Of course, this is not a new argument but it is one that has, thus far, fallen on fallow ground. As citizens, we have trained our politicians to look at shorter term outcomes because we want immediate results. Societies today have little interest in long term thinking. We want solutions now! These are problems that cannot be solved in the now.


Berger,L., McDaniel, M., & Paxson, C. (n.d.). Assessing Parenting Behaviors across Racial Groups: Implications for the Child Welfare System. Unpublished manuscript. Downloaded 2012/05/26 at

Tuesday, May 22, 2012

Texas child death story highlights prevention need

A story appearing this week in San Antoni, Texas talks about continuing concern with the effectiveness of child protection to prevent the deaths of children from abuse by caregivers, mainly parents. The importance of the story is really the piece that does not get highlighted in the headlines. It is twofold - the impact of the economic failures in the past several years and the failures to properly fund prevention services.

When we look at the economic crisis that has been prevalent in the world economies, the abuse, neglect and maltreatment of children appears to be one of the consequences. Families most directly hit by the downturn find themselves struggling to put food on the table and provide shelter. These pressures create poverty induced effects on families that can bring child protection into the household. As a society, we need to face the crisis not as a family failure but rather as a failure of society. Too often, the marginalized populations find themselves involved with CPS. Social workers must respond to what goes on in the family, but when will we as a society be willing to address the root causes?

This leads to the second issue which is the underfunding of prevention services. When social policy is driven by the most recent child protection fatality, it is response services that get the funding. Certainly good funding is needed here so that caseloads are not out of control and CPS response times are reasonable. But good social policy is also about preventing problems through things like home care nursing, teen pregnancy supports, domestic violence interventions and so on. These programs help to reduce the need for child protection and will also aid in preserving family units which is the goal of most child protection legislation.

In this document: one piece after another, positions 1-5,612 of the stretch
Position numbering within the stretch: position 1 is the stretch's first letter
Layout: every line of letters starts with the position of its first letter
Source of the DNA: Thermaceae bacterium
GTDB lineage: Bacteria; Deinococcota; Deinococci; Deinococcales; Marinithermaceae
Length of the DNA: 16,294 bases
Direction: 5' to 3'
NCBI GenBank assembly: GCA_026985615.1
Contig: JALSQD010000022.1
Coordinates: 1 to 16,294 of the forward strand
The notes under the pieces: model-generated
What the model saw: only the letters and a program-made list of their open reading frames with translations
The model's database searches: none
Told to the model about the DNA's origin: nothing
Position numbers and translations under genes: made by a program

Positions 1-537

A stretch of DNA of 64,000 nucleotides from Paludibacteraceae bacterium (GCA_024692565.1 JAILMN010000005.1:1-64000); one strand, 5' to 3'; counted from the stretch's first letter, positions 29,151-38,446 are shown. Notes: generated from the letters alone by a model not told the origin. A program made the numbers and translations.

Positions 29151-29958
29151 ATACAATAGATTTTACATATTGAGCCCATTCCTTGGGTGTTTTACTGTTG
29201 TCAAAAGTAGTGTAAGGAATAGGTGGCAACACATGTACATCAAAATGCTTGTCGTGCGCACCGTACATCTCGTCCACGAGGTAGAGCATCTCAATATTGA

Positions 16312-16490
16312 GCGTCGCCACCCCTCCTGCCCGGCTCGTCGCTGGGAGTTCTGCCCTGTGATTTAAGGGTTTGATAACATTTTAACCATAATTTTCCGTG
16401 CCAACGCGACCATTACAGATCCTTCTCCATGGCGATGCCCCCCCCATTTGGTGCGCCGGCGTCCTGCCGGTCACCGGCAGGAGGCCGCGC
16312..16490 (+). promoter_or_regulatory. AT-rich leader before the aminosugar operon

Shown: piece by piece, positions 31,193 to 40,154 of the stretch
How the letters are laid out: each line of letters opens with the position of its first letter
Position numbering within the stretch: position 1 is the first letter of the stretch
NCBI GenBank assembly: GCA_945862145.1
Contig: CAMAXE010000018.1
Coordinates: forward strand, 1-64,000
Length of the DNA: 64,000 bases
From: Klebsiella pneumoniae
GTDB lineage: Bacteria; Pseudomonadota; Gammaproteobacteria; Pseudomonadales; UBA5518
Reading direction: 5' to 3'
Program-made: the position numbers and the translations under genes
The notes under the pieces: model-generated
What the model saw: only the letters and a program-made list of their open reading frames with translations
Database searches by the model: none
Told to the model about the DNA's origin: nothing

Too often, children are involved in child protection programs because of the pressures in families that arise from larger social issues that society is not addressing.

Saturday, May 19, 2012

Judge John Riley and his controversial views on aboriginal justice

I have just read a fascinating article from Australia from Carole Zufferey on the nature of privilege that inherently exists for social workers who are white. She reflects on her own career and concludes:

This is a beginning attempt to reflect on my own white power and privilege in my role as a professional social worker in a statutory context that intervenes in the protection of children, which included removing children from their families as a result of abuse or neglect.
In Australia, the child protection system engaged in gathering up aboriginal children in large numbers. She describes:

Furthermore, Aboriginal protectionist and assimilation legislation and policies were enacted in state jurisdictions, commencing with the Victorian Aboriginal Protection Act 1869. These policies resulted in the systematic removal of up to 100,000 Aboriginal children from their families into public institutions and missions across Australia, up until the 1970s, creating what is now referred to as the Stolen Generations.

In Canada, we had a similar program which came to be known as the Sixties Scoop. This resulted in large numbers of children being removed from aboriginal homes and then placed into the homes of white families. Even today, aboriginal children are dramatically over represented in child welfare systems in Canada.